Here’s what we should learn: If we want our children to hear the gospel from us, they must see the gospel’s impact upon us. How we live before them powerfully preaches the gospel and its implications for our lives.
Our attempts to live the gospel expose our failings, which in turn amplifies our humility, which in turn makes us attractive to our children. The gospel is the good news that our children do not need perfect examples. They need humble examples.
Effective parents equip their children to overcome the world – not by changing and controlling their environment (things external to their children), but by going after their children’s hearts. We change their hearts by teaching the gospel, modeling the gospel, and centering our homes on the gospel. The gospel, rightly understood and modeled, makes Christianity attractive. Effective parents make the gospel so attractive that the world cannot get a foothold in their children’s hearts.
A father that [disciplined] his son for swearing, and swore himself whilst he [disciplined] him, did more harm by his example than good by his correction.
If parents would have their children blessed at church and at school, let them beware they give their children no corrupt examples at home by any carelessness, profaneness, or ungodliness. Otherwise, parents will do them more harm at home than both pastors and schoolmasters can do them good abroad. For the corrupt example of the one fighteth with the good instruction of the other, which is so much the more dangerous because that corrupt walking is armed with nature, and therefore more forcibly inclineth the affections of the children to that side.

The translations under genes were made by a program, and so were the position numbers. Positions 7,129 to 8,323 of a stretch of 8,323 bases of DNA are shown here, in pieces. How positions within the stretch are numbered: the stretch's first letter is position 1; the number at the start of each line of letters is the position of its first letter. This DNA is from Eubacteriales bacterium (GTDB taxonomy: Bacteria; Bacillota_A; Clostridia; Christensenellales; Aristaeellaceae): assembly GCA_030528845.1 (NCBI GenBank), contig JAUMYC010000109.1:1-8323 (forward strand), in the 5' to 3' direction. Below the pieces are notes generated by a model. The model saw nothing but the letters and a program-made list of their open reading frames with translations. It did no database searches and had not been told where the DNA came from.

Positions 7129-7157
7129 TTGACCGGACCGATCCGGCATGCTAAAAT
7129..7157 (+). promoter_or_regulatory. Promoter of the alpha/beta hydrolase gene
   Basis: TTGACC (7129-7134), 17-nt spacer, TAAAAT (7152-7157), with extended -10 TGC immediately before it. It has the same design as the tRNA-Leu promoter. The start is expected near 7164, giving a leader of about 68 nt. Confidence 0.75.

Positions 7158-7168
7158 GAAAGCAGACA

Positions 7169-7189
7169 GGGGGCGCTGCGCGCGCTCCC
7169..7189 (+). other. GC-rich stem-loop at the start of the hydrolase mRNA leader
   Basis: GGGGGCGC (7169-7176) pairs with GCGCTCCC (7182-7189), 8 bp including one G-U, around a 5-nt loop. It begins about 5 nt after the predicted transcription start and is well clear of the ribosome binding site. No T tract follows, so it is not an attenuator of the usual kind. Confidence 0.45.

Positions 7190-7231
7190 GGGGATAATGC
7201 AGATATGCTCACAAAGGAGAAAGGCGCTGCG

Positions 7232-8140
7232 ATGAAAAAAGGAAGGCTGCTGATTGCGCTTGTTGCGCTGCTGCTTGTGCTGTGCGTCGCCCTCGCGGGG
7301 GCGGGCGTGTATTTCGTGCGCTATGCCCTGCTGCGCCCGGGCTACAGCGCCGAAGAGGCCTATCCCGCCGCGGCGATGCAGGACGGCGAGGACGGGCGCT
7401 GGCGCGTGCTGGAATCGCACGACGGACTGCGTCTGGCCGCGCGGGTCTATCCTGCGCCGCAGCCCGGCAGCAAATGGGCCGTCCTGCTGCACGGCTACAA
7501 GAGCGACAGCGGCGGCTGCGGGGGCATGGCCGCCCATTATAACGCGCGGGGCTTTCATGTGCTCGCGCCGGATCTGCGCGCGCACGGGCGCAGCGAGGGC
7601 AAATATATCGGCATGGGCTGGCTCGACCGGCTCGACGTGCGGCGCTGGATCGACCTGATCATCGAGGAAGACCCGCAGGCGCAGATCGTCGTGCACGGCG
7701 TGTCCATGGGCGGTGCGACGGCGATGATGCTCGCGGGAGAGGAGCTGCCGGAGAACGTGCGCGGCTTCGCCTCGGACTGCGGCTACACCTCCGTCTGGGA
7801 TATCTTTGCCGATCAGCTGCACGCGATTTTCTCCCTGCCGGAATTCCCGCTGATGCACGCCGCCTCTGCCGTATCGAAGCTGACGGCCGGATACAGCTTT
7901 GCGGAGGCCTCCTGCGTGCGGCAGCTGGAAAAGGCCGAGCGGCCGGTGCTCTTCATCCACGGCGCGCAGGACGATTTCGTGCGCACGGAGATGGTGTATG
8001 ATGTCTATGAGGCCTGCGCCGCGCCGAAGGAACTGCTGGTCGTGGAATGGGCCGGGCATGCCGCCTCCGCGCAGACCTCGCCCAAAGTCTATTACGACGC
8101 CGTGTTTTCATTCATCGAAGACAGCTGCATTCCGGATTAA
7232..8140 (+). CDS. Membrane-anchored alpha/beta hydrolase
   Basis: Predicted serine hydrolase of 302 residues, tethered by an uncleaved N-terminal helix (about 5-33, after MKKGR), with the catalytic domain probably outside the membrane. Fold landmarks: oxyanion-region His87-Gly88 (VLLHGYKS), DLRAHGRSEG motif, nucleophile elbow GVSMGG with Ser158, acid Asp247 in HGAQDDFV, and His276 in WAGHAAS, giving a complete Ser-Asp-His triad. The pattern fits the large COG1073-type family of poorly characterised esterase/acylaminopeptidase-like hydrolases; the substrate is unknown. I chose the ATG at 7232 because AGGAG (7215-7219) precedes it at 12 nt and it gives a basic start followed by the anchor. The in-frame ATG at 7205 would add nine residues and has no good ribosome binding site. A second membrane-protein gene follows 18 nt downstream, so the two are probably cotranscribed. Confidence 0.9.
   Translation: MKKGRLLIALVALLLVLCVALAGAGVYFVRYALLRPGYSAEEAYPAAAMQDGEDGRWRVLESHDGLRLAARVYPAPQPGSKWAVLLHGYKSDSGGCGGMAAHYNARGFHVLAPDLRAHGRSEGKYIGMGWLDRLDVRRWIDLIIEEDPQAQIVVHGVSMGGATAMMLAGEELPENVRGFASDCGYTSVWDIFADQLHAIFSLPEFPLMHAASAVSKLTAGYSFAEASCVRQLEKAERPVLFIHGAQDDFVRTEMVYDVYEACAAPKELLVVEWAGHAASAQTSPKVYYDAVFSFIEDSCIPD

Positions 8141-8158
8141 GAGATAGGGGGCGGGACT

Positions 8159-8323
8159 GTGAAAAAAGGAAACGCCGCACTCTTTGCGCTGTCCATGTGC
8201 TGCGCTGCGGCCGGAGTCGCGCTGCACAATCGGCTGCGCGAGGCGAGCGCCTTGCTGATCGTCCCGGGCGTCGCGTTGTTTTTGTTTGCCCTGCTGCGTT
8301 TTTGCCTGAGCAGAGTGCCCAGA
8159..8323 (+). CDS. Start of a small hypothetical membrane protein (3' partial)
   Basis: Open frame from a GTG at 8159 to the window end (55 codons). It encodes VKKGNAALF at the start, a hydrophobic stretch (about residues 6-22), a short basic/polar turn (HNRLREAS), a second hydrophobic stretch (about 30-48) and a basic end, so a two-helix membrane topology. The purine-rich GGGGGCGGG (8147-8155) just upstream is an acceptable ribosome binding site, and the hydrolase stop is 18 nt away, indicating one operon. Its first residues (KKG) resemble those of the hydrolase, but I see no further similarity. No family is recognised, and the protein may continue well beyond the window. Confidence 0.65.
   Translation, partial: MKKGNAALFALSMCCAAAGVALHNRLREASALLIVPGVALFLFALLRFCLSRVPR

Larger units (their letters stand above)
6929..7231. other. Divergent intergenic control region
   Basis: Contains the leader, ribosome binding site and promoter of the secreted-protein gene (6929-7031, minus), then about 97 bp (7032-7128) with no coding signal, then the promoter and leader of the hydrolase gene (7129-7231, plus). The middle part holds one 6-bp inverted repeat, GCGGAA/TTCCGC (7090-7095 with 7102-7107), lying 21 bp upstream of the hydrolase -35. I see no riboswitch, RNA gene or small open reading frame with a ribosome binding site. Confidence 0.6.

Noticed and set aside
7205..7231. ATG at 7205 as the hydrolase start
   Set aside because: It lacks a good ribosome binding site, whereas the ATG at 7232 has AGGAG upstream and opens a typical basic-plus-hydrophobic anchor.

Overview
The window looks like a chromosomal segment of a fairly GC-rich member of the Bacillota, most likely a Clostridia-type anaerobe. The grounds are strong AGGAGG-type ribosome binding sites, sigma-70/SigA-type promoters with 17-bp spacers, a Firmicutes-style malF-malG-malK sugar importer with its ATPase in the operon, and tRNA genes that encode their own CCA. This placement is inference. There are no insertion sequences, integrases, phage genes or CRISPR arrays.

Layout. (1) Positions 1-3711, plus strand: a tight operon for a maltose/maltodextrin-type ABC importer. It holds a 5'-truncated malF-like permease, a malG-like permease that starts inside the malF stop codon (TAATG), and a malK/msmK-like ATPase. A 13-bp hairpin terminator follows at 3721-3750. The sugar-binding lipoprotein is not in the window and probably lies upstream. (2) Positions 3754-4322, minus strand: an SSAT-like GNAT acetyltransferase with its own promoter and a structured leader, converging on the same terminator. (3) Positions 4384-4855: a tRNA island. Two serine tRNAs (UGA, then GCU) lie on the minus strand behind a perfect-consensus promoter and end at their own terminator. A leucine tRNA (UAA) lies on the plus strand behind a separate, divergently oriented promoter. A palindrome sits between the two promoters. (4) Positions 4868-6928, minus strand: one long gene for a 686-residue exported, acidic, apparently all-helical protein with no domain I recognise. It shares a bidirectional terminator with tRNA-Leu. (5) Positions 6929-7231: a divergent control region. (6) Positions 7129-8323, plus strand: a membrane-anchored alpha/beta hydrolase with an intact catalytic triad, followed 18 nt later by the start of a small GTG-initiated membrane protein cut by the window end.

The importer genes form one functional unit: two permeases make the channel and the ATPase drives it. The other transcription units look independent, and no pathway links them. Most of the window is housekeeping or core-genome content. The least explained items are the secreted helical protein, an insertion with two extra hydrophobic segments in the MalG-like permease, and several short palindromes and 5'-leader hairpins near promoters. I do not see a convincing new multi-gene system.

Above all, we [as parents] must make sure that the open book of our lives – our example – demonstrates the reality of our instruction, for in watching us they will learn the most.
Let your children have this conviction in their hearts, “If there are but two real Christians in the world, my father is one, and my mother is the other.” It is dreadful – but not uncommon for children to employ themselves in contrasting the appearance which their parents make…at the Lord’s Table – and at their own table; in the house of God – and at home!
To be a mother is by no means second class. Men may have the authority in the home, but the women have the influence. The mother, more than the father, is the one who molds and shapes those little lives from day one.
If we measure our success as parents solely by what our children become, there is no inviolable guarantee in Scripture that we will experience absolute success on those terms…The true measure of success for Christian parents is the parents’ own character. To the degree that we have followed God’s design for parenting, we have succeeded as parents before God.